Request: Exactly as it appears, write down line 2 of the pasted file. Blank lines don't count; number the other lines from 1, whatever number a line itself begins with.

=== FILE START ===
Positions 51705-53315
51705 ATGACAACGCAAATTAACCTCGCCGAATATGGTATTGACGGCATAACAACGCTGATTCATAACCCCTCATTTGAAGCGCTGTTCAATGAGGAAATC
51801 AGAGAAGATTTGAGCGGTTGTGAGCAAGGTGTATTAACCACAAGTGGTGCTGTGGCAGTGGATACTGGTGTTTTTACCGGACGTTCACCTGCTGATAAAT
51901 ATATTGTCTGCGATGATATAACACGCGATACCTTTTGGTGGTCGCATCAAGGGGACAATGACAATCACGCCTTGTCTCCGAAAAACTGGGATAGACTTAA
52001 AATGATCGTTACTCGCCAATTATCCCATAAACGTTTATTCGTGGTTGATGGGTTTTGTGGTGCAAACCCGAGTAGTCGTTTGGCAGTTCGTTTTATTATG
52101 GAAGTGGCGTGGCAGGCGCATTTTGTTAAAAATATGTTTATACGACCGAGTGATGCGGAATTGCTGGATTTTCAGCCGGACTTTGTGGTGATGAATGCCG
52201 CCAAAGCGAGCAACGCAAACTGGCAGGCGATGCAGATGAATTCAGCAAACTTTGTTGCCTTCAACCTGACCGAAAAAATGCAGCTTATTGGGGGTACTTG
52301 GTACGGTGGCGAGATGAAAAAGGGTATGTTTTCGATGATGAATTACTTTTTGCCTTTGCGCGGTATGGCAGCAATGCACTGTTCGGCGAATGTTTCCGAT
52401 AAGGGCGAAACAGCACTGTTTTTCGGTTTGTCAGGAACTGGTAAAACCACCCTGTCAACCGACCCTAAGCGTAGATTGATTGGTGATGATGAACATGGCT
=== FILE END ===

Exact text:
51705 ATGACAACGCAAATTAACCTCGCCGAATATGGTATTGACGGCATAACAACGCTGATTCATAACCCCTCATTTGAAGCGCTGTTCAATGAGGAAATC